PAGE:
48 Hours In Panama
We’re 48 hours into our new life in Panama. What are our initial impressions?
The shortage of hotel rooms continues. A poster in the arrivals area of the international airport asks, “Did you have trouble finding a place to stay in Panama City?”
The poster’s recommendation is to turn the city’s short-term accommodation woes into your profit opportunity by investing in a hotel rental. It’s the current trendy play. You buy what amounts to a hotel room in a highrise condo tower. Yes, it’s a way to position yourself in the city’s frothy rentals market, but I’m not convinced it makes long-term (or even mid-term) sense. More below.
Avenida Balboa, the main drag along the capital city’s waterfront, is a series of construction zones, all blown apart and muddy. Panama City is working feverishly to expand and augment its infrastructure to better support its surging population. I’m watching the chaotic morning rush-hour traffic from the window of my Bayfront apartment, thankful that, for now, my daily commute involves walking across the landing from my bedroom to my “office.”
It’s hard not to draw comparisons between Panama City and Paris, from whence we came last week.
A few months ago, when we were preparing and planning for this move, I wrote to report that, according to Lief’s calculations, life in Panama would likely be more costly for us than life in Paris. (See “Panama More Expensive Than Paris?“)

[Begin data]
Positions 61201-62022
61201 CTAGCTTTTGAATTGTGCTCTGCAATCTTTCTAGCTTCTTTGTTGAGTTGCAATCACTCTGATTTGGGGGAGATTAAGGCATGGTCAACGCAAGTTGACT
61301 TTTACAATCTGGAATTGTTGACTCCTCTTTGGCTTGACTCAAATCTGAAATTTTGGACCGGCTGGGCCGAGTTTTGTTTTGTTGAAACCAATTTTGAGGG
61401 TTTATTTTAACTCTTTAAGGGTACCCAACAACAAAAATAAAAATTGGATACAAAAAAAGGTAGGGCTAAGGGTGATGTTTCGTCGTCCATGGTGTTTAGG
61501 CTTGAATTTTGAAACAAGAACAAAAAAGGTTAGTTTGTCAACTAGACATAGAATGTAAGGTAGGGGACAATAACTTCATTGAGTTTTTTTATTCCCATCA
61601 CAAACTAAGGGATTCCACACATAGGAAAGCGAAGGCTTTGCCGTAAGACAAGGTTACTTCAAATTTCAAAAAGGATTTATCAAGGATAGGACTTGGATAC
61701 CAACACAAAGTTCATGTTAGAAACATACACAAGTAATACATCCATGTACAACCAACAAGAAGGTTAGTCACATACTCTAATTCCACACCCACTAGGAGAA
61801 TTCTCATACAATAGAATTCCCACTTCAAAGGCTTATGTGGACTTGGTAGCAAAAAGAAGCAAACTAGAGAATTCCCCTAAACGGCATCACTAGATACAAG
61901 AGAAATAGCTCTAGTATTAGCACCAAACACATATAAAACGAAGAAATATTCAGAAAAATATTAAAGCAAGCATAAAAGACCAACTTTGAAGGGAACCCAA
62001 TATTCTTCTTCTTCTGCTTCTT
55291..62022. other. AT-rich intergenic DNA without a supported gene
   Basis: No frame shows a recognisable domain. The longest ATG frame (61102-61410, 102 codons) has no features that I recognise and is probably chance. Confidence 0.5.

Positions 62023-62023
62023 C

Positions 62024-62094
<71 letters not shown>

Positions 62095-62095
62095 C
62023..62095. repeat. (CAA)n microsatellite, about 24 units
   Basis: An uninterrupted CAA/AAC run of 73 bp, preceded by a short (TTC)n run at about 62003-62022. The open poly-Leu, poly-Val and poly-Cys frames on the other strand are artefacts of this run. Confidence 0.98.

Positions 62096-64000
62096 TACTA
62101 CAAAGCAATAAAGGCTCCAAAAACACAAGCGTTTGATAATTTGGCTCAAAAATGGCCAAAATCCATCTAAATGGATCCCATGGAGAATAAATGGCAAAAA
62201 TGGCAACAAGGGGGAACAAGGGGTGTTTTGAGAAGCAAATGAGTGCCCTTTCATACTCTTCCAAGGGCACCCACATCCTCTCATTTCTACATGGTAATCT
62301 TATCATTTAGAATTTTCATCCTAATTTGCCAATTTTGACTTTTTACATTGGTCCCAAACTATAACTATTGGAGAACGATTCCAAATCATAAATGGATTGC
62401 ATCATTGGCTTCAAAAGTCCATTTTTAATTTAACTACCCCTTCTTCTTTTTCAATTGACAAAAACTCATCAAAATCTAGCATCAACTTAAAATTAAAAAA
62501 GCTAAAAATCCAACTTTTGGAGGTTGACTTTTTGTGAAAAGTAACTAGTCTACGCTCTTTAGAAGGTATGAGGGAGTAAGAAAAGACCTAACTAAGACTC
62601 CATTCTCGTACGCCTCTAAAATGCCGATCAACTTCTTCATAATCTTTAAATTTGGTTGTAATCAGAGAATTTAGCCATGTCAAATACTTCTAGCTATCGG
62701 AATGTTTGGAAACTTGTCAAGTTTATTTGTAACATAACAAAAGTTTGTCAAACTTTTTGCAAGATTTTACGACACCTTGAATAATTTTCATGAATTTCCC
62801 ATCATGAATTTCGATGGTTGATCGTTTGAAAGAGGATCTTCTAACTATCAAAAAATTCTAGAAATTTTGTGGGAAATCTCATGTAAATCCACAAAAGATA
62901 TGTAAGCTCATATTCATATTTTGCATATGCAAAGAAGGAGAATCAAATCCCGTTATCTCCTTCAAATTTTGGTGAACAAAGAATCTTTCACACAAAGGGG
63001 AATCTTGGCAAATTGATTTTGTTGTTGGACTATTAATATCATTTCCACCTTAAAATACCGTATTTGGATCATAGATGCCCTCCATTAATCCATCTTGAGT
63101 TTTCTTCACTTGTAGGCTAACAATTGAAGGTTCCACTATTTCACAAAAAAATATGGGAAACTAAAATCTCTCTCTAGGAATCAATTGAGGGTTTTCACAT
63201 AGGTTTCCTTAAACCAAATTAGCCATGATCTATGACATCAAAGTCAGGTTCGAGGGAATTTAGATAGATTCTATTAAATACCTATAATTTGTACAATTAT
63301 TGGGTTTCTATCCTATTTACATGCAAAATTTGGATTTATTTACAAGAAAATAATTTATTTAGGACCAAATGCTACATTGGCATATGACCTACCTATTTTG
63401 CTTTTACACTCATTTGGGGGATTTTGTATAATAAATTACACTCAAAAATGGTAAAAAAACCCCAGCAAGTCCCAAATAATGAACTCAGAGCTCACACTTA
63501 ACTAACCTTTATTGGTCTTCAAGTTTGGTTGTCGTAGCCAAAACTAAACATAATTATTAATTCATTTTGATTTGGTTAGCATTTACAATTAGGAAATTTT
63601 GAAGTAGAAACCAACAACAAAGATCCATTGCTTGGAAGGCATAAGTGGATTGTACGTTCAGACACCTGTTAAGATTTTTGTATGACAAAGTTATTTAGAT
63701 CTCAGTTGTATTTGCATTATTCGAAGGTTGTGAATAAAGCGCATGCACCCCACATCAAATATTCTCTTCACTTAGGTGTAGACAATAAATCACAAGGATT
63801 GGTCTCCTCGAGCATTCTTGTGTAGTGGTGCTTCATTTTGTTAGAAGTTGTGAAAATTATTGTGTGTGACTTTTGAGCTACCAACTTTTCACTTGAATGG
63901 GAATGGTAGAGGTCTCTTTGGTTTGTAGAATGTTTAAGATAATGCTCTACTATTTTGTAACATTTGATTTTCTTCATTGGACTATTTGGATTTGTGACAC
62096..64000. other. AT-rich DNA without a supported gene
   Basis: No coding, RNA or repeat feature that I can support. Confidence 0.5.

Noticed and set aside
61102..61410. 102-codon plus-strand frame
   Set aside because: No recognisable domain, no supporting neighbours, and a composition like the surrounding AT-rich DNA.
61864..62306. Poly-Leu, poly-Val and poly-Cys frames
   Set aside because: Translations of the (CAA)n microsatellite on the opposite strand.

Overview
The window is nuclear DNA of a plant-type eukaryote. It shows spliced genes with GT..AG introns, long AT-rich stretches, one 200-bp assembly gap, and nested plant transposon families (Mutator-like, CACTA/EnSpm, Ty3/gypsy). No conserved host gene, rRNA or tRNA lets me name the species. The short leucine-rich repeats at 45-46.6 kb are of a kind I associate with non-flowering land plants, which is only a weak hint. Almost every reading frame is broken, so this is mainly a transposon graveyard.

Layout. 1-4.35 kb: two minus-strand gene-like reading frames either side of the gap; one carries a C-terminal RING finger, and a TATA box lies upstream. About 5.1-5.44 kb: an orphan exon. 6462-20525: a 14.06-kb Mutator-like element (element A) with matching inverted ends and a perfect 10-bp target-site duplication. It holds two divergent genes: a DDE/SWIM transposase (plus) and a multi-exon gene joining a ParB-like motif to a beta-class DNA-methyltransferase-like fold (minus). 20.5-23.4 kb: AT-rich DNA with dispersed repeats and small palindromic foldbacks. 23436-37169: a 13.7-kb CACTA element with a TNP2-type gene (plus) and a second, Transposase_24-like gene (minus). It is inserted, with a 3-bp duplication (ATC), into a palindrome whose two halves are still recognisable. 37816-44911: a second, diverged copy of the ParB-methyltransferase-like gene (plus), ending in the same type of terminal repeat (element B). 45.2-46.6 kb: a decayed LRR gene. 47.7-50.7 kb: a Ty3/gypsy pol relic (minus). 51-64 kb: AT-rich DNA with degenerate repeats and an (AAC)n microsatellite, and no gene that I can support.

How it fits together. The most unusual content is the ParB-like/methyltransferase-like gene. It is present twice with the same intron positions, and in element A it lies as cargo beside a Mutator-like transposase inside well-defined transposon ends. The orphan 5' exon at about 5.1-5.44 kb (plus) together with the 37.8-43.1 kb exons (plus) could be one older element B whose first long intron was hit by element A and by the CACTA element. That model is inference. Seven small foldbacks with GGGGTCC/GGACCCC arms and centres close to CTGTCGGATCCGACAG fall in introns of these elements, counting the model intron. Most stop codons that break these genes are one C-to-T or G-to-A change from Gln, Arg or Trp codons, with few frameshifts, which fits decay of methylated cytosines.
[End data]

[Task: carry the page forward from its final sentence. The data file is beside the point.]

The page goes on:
Eventually, when we’re ramped up, it will be. Once we’ve engaged a nanny for Jackson…and a housekeeper…once we’ve purchased a car…and hired a driver…then our cost of living here will exceed the cost of our low-key lifestyle in Paris.
But right now? Right now, we’re savoring the fact that Panama uses the U.S. dollar for its currency. In other words, everyday things are not only priced lower in Panama than in Paris…but they’re priced in dollars.
We’ve spent many of the past 48 hours shopping–at the Do It Center for a toolkit…at the sundries store down the street for clothes hangers…at the electronics store a block away for a printer/fax machine and a portable phone…at the pharmacy for cell phone credit…at the MultiPlaza mall for a bookcase…at the grocery store for 18 bags of getting-established foodstuffs…
Note first that we were able to accomplish all this shopping within walking distance of our apartment.
Note second that everything we purchased was priced less in real numbers than it would have been in Paris… plus, the real number was a representation not of euro, but of Greenbacks.
We were dizzy with the liberating effect of this. The $500 bookcase…the $20 telephone…the $3.60 gallon of milk…the $1.40 two-liter bottle of Coke…these things all seemed like such bargains when we reminded ourselves (as we had to do continually) that we don’t need to add 50% to the price to understand the real cost to us. The number on the price tag is the real cost to us.
On the other hand, while we were able to walk to the hardware store, the pharmacy, the mega-grocery store, etc., and to track down everything on our shopping lists…I can’t say we enjoyed the experience.